“Although we welcome critical discussion, we condemn any form of harassment or threats directed towards our team and cast.”
The words posted online by Naughty Dog, the development studio behind The Last of Us 2.
The statement was written after members of the team that made the game shared messages they’d been sent online.
Actor Laura Bailey posted screenshots saying: “I’m going to find where you live and slaughter you.”
Naughty Dog said of staff: “Their safety is our top priority, but we must all work together to root out this type of behaviour and maintain a constructive and compassionate discourse.”
Game director Neil Druckman shared some anti-Semitic messages he’d been sent. He was also described by one person as “radical feminist scum”.
The Last of Us 2 features two playable female characters, a same-sex relationship is central, and the game features a trans character too.
“There’s something magical when people see themselves in games, it broadens our audience and I think that’s important,” Neil Druckman told Radio 1 Newsbeat ahead of the game’s release.
The game’s diverse cast is also something that Ashely Johnson, who plays lead character Ellie, is proud of – telling us: “I think it’s very important for people to see characters like her in video games.
“To have a young female lead, that is gay, makes it feel real.”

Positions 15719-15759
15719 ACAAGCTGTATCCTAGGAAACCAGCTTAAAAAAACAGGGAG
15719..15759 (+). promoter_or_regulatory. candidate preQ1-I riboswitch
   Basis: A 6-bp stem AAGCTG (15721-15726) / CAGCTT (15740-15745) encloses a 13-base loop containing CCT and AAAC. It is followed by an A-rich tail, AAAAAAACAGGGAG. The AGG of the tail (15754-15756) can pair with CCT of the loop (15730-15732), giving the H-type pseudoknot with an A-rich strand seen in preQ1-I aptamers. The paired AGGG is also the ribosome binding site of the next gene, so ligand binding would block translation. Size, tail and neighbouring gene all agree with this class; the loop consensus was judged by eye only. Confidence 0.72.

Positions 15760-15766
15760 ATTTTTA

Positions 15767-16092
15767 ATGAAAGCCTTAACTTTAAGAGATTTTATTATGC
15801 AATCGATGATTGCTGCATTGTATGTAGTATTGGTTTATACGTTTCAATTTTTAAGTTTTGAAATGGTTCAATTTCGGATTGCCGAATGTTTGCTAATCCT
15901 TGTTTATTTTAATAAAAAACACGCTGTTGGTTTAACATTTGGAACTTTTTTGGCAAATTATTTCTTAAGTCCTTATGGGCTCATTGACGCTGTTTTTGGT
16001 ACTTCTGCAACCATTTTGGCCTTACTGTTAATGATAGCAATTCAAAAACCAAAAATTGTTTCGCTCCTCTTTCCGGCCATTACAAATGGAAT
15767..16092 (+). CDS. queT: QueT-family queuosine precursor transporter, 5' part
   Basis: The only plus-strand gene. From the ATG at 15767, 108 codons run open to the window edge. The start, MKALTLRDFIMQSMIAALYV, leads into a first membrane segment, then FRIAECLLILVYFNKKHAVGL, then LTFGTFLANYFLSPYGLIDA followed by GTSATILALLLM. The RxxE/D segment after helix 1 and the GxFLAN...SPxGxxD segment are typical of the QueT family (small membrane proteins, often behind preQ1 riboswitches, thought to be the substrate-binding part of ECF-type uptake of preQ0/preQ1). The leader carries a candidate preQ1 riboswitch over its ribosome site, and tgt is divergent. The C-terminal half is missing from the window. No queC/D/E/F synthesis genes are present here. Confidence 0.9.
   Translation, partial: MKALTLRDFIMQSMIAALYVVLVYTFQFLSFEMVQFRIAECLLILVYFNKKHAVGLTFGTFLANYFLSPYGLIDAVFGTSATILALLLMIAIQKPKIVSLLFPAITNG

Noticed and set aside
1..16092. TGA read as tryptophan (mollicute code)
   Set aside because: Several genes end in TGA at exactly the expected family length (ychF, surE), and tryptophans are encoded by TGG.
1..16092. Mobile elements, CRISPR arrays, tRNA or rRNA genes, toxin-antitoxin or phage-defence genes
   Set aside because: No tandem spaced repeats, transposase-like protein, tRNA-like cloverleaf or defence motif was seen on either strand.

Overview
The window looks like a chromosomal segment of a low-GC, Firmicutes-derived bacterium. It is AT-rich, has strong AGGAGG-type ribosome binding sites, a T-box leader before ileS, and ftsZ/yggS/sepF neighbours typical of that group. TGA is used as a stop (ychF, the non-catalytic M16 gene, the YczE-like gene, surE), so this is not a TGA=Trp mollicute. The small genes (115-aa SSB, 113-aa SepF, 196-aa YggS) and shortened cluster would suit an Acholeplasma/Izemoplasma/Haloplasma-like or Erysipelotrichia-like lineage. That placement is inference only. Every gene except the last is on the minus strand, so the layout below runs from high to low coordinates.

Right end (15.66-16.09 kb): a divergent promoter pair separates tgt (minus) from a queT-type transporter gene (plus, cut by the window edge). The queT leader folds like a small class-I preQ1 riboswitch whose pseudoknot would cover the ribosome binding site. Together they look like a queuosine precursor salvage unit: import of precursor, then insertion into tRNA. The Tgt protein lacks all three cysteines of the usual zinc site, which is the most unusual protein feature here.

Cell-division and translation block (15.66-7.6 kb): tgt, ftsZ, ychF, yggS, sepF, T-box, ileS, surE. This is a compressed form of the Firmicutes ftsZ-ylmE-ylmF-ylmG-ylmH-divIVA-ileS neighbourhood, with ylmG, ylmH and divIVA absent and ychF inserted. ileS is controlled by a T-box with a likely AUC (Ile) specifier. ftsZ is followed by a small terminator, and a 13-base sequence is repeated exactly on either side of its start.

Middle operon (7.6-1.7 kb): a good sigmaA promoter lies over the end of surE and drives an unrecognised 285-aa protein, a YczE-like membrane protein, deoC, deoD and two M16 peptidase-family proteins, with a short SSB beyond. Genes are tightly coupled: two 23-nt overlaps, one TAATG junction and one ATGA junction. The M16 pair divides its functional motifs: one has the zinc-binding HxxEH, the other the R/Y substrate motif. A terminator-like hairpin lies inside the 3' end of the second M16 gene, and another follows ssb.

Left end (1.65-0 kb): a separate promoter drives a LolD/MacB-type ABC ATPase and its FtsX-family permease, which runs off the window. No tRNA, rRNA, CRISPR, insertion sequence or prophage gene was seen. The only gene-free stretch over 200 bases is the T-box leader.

The diversity seen in the title and some of the events that happen in the game are often referenced in the hateful messages sent.
Cultural change in gaming?
Analysis by Steffan Powell, Radio 1 Newsbeat gaming reporter
Other developers, actors and powerful gaming executives are coming out to publicly support Naughty Dog and their staff.
Many will be hoping this can be the beginning of a cultural change that challenges how people interact with game studios online.
However, coming at a time when gaming is having a series of big conversations about how it can be a safer and more inclusive space, this feels like a more meaningful conversation than has been seen before.
Twitch is beginning to ban streamers for their behaviour.
People are sharing their experiences of sexual harassment at games events and online.
Open and honest discussions about mental health are being had by developers and influencers.
Now the biggest release of the year so far, has got people talking about how to be more respectful to each other.
The big questions are: What happens next? And will those sending abusive messages listen?
Neil Druckman says he’s grateful to those who’ve supported the studio, saying on Twitter: “Thanks for all the incredible words.
“Just know, that despite all this, if somehow the lord gave me a second chance at making this game, I’d do it all over again.”
Laura Bailey added: “I’ve always believed that good people far outweigh the bad. Thanks for reminding me of that today.”